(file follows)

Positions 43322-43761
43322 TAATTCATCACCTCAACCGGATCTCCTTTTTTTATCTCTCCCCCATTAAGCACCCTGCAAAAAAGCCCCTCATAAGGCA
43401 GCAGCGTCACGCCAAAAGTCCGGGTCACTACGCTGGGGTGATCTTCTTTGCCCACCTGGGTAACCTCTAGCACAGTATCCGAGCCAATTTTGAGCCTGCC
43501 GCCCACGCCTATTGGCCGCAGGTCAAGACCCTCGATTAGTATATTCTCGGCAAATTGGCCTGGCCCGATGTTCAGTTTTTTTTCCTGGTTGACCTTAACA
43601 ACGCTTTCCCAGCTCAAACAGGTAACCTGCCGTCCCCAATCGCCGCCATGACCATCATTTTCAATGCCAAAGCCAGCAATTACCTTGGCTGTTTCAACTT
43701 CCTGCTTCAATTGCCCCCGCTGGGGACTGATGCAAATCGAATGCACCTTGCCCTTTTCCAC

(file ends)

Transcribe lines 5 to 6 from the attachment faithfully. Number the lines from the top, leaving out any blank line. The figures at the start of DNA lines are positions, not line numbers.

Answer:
43601 ACGCTTTCCCAGCTCAAACAGGTAACCTGCCGTCCCCAATCGCCGCCATGACCATCATTTTCAATGCCAAAGCCAGCAATTACCTTGGCTGTTTCAACTT
43701 CCTGCTTCAATTGCCCCCGCTGGGGACTGATGCAAATCGAATGCACCTTGCCCTTTTCCAC